Friday, March 8, 2013

tweets mar 8 - whimsy matters

Bonnie Stewart (@bonstewart)
3/8/13 6:42 AM
a reasonable, nuanced discussion of MOOC non-completion & why ppl sign up in the first… via @insidehighered

the intrigue - the audit-ability
which is what we're after no - the learning for learning sake - not for the grade/credentialing..

The National Science Foundation put $200,000 toward a study of MOOC users. The study, led by the Massachusetts Institute of Technology’s Teaching and Learning Laboratory, is based on a detailed look at data from edX’s circuits and electronics course last year. EdX was founded by MIT and Harvard University.
oh my
Phil Hill, an education technology consultant, has come up with four categories of MOOC users: lurkers, drop-ins, passive participants and active participants.
Any existing groups could change if MOOCs start charging for entry or make other changes to their registration process.
“I don’t know how long MOOCs in this current form will last,”  Belanger said.  “I think [users] just plan to enjoy it while it lasts.”
exactly - lurkers, drop-ins, ...

Andrea Graziano (@digitag)
3/8/13 6:43 AM
You Are Stardust: Teaching kids about the whimsy of the universe in stunning illustrated dioramas | Brain Pickings…
the whimsy of the universe, begs whimsical travels/adventures... perhaps it has little to do with formal teaching..

yeah - like this
Jennifer Borgioli (@DataDiva)
3/8/13 7:41 AM
@willrich45 have you seen the "how I work" series on @lifehacker? Not same folks but same
watching people doing, per whimsy - your choice, vs teaching/presenting often times to people who aren't even asking to be taught - presented - that.

and how to do that.. ? city as school - as the day..
Mark Headd (@mheadd)
3/8/13 7:41 AM
"What if, before students graduated, we guided them out of their classrooms and into the city..." -@alexknowshtml…

So what if, instead of pointing fingers at the universities and the companies and the government, we built between them. What if, before students graduated, we guided them out of their classrooms and into the city, encouraging them to complete their academic work outside of the walls of the academic institution.
The ripple effects of this approach helps ensure that the initial effort is sustainable, and is likely to take on a life of its own.
It’s also independent of “political” agendas – if we abstract away companies and their motives by focusing on the individuals and THEIR motives, the relationships are natural and human.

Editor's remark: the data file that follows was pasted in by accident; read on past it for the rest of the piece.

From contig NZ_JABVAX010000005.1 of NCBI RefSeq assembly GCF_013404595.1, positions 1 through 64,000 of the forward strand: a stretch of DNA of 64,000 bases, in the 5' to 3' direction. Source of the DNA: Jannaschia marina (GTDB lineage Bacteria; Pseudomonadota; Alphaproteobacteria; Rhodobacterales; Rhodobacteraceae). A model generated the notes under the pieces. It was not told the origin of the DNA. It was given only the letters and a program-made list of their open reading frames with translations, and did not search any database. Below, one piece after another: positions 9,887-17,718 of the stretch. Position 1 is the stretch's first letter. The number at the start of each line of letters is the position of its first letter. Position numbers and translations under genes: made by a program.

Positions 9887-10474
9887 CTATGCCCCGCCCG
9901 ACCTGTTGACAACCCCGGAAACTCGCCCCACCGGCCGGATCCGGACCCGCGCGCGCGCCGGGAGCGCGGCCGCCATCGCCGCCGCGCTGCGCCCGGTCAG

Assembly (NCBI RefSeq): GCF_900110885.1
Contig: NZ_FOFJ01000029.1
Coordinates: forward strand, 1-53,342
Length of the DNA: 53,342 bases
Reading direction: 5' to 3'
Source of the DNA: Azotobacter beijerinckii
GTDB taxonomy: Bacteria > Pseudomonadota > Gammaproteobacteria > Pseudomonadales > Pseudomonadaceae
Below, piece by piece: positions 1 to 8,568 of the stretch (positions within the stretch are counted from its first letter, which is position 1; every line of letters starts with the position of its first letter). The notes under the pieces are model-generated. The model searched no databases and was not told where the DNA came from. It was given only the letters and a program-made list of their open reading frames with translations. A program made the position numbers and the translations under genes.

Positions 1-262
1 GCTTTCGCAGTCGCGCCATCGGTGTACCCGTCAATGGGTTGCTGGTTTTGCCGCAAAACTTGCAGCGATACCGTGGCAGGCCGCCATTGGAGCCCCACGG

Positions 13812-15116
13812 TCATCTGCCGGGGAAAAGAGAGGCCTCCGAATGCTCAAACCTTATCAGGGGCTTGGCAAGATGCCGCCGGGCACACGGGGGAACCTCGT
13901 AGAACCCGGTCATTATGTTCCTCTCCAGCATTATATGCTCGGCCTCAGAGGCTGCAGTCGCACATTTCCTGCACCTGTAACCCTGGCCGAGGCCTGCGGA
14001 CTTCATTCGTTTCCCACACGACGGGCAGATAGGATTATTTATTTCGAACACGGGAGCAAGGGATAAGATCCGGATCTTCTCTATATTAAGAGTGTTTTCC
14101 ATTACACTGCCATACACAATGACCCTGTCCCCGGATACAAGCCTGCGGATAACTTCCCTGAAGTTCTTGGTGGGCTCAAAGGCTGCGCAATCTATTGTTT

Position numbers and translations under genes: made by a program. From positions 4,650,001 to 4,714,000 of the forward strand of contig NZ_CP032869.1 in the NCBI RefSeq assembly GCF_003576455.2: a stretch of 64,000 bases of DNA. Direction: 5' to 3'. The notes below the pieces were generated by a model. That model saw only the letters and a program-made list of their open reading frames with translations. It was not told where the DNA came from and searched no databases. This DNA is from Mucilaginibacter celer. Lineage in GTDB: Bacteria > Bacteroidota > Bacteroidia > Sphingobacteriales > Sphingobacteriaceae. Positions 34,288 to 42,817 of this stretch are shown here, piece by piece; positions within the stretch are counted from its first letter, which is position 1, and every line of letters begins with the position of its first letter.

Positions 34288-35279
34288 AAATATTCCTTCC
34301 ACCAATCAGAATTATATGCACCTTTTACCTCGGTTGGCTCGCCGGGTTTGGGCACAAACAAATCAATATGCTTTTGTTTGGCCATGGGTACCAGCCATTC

Over the next year, we’re going to prototype this interaction at Indy Hall via a program based on these principals called “Indy Study Hall”. Students will be able to use Indy Hall as a home-base for “getting work done”, just like our members do. Some adjustments will be made to the experience to make it more conducive to students’ lifestyles, but we’ll also be baking in the opportunities for interaction with members who have the interest in becoming a mentor.
We’ve already proven that our “trusted relationships before transaction” works. And we know that it’s not so unique as to be an anomaly. Now we just need to get this practice it in the hands of students before the business world has an opportunity to teach them the bad-habit alternative. 

DML Research Hub (@dmlresearchhub)
3/8/13 7:46 AM
Yes, You Can Teach and Assess Creativity! via
@betamiller @edutopia
Don't forget to make them age- or grade-level appropriate so that students can understand the targets and how they are being assessed. You might create a rubric from these quality indicators or keep them as overall goals for the students to work on throughout the year. Wiggins mentioned this rubric as a start. The February 2013 issue of ASCD's Educational Leadership also hasan article that includes a rubric.
love grant.. maybe I'm misunderstanding. maybe being misrepresented?
oh my.

There are some specific thinking skills that creative people use. You will often find these in the quality indicators of creative people and embedded in the language. One example is synthesis. In synthesis, people combine sources, ideas, etc. to solve problems, address an issue or make something new. Being able to synthesize well can be a challenge. If we want our students to do well with this creative skill, we need to model the thinking of synthesis in a low-stakes, scaffolding activity that they can translate into a more academic pursuit. I find that the more I help students understand and practice these thinking skills, the better prepared they are to be creative! These mini-lessons and activities occur within the context of a PBL project to support student learning.
seems to be what Ed needs...
could we possibly zoom out far enough to find/ model/ create/prototype public Ed... via the smorgasbord the world .. universe... has to offer..?

oh my

George Couros (@gcouros)
3/8/13 7:46 AM
Posted yesterday: Learning From the #Twitter Archives #psd70 #cpchat

First of all, it is pretty amazing to have these little snapshots of my life saved in this archive.  To be able to go through my tweets and look at how I was when I struggled, excelled, or was somewhere in the middle, is pretty remarkable.  I actually found myself laughing and crying going through my own tweets, just in aww of how I have grown in the last few years.
this.. non linear portfolio - michaels work with twitter, deb roy's video now twitter..

BreneBrown (@BreneBrown)
3/8/13 7:53 AM
Talk about showing up! 3 daring talks from 2013 @TED_TALKS: (@AmandaPlamer

BreneBrown (@BreneBrown)
3/8/13 8:00 AM
@sandymaxey She was really fantastic. It's controversial among artists, but it's an important conversation!